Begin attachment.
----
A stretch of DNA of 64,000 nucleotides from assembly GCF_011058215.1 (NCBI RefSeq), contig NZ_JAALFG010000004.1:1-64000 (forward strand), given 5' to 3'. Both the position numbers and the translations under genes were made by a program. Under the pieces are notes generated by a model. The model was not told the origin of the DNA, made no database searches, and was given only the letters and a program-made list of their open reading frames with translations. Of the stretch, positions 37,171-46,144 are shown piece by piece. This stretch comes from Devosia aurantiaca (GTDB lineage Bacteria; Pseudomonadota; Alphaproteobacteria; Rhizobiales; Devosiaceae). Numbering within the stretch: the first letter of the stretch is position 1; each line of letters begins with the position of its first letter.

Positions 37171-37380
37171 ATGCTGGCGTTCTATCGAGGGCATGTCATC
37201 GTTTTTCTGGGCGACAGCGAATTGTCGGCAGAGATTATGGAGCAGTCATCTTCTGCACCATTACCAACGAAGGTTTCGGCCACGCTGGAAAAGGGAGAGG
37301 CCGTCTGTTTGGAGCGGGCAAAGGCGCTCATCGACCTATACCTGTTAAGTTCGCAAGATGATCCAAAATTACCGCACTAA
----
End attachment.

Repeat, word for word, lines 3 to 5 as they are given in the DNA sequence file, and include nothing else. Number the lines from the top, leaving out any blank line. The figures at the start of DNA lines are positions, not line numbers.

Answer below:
37171 ATGCTGGCGTTCTATCGAGGGCATGTCATC
37201 GTTTTTCTGGGCGACAGCGAATTGTCGGCAGAGATTATGGAGCAGTCATCTTCTGCACCATTACCAACGAAGGTTTCGGCCACGCTGGAAAAGGGAGAGG
37301 CCGTCTGTTTGGAGCGGGCAAAGGCGCTCATCGACCTATACCTGTTAAGTTCGCAAGATGATCCAAAATTACCGCACTAA